When I have tutorials, I not only correct orally what the student is saying, but I also write down the “incorrect phrasing” followed by the acceptable phrasing or pronunciation, as the case may be. At the end of the tutorial, I hand the corrections to the student, who will add the corrections at the bottom of his/her typed outline before submitting the finalized work to the Web Disk or printing it out to place it in their private portfolio. Some students have amazed me by designing beautiful tables with all the mistakes underlined and the correct formulations highlighted. Others have even added personal advice that I gave them such as “I shouldn’t keep turning my pencil with my fingers, even if I feel nervous.”

A trick I use

The trick to oral corrections is the technique I call "under your breath correcting." While the student is speaking, I intervene very discreetly like an interpreter, almost whispering the correct usage. And I never explain the correction. Most of the time the student knows the reason behind the mistake—it just came out the wrong way. There is no need to insist on the explanation. Once the students have started speaking quite fluently, I correct them all the time—even if they are communicating in front of all the others giving a formal presentation as they do after about 14 two-hour sessions. I do it very discreetly—almost in a whisper. At this point, the mistakes tend to be rare, because the students have been training in the audio language lab. They have followed the instructions on the worksheets (in the booklets) and are using the structures (i.e., chunks of language) that we require.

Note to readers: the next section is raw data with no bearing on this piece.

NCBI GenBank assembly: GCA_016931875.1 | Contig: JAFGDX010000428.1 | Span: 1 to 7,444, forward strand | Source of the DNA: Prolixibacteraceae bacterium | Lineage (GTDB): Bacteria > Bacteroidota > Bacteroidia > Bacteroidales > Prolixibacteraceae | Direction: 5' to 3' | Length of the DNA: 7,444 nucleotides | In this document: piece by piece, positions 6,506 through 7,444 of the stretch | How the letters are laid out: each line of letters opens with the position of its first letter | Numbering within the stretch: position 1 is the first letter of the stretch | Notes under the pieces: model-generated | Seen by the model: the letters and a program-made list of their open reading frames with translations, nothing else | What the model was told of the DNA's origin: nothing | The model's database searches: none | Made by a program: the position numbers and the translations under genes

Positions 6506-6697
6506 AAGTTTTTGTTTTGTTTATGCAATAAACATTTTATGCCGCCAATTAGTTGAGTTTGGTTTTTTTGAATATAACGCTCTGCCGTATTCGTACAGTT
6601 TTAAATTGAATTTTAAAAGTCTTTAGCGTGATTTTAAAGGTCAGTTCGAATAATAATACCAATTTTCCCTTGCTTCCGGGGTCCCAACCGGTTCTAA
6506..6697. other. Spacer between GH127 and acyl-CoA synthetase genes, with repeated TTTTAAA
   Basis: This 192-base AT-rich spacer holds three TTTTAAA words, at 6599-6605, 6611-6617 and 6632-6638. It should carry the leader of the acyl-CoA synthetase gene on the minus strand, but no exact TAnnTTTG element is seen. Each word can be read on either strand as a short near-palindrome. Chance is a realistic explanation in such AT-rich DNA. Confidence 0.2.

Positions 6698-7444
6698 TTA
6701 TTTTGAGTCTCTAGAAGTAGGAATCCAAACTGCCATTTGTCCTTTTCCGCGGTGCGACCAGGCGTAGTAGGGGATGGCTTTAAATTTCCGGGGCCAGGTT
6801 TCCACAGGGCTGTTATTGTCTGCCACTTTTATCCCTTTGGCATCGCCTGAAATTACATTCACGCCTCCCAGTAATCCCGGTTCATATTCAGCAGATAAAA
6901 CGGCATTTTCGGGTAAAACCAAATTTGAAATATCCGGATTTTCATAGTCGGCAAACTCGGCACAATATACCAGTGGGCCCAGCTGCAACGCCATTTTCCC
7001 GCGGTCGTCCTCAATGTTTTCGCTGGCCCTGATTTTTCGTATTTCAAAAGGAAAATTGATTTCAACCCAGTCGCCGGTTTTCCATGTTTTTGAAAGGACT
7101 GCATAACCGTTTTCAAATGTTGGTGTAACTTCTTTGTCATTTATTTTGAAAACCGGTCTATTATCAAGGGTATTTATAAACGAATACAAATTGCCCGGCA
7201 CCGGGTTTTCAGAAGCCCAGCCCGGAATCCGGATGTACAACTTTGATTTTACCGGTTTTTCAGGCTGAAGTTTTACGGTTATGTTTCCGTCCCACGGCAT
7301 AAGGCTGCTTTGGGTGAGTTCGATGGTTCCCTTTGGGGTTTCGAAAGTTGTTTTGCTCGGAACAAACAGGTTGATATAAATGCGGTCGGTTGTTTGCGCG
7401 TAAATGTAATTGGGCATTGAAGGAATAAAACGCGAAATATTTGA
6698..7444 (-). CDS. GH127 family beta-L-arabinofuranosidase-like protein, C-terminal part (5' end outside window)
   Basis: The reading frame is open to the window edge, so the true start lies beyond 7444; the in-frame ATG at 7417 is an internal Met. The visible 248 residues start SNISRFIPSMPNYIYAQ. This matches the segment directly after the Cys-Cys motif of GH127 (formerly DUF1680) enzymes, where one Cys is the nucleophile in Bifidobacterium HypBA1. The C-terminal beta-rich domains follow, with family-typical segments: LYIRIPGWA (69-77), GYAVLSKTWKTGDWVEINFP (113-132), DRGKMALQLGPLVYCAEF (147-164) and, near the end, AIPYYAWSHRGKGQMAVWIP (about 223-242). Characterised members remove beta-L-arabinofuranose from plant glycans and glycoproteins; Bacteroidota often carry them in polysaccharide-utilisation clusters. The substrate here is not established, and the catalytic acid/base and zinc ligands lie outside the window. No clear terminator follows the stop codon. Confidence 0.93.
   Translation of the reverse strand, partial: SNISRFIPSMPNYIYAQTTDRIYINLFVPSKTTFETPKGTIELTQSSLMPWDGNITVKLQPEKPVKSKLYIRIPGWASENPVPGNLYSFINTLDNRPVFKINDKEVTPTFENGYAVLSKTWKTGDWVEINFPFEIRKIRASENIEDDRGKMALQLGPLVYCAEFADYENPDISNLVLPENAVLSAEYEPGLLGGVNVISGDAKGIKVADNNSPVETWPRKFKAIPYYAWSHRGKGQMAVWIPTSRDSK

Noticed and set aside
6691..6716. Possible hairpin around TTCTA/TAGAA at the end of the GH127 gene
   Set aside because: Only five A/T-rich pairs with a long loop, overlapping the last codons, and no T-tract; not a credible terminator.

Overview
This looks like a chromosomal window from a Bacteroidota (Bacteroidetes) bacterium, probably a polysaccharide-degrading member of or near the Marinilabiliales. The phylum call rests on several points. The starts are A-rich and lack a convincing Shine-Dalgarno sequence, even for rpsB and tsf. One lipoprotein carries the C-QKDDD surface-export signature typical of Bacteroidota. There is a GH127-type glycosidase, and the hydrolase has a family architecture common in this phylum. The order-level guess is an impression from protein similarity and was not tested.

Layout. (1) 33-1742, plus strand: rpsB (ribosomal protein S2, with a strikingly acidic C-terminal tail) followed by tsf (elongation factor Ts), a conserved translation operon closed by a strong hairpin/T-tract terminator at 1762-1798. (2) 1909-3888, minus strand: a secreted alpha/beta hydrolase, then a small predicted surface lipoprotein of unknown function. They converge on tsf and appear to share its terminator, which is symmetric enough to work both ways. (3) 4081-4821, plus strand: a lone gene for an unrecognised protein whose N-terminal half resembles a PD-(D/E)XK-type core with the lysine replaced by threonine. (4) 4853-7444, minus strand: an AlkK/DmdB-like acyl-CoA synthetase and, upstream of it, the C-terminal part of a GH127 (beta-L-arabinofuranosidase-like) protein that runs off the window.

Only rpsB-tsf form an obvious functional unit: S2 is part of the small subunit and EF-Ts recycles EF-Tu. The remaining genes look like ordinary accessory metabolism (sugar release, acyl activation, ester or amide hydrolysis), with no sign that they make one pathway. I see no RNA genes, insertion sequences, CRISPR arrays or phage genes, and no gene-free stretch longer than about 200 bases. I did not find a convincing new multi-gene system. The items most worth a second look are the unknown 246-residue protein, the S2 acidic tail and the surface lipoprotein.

Why I correct

I always say to myself, "Why should the students who are listening to their classmates be exposed to English that is incorrect?" I believe that students can learn just as much by listening to other students speaking correct English as hearing me speak or putting on a recording. For this reason, we help students before they perform by giving them lengthy instructions and lists of expressions they should use. We correct all the materials they plan to show their classmates during the talk or use for the workshop. If they wish, I even verify the "scripts" they have prepared with what they plan to say.

Mistakes become fewer in number

After about thirty hours of intensive class and lab work and another thirty hours spent on written and oral assignments, their English is vastly improved. In fact, with this intensive training and correcting, their English gets better and better. Mistakes become fewer in number and less flagrant. As a result, I seldom have to intervene while they are giving their talks in front of the class. Most of the time I am silent, so they are full of smiles—they know their English is correct! I can see the personal satisfaction on their faces. They are beaming with self-confidence and self-esteem. So "To correct or not to correct" is no longer a question in my mind.

Marianne Raynaud


Much more advice of this kind and all the teaching materials used in the course can be found in our NEW EDITION of QualityTime-ESL: The Digital Resource Book 2.0 composed of [three ZIPs to be downloaded).

There is even a Kindle version of the book on Amazon available for €3.99 (without the Document Annex naturally).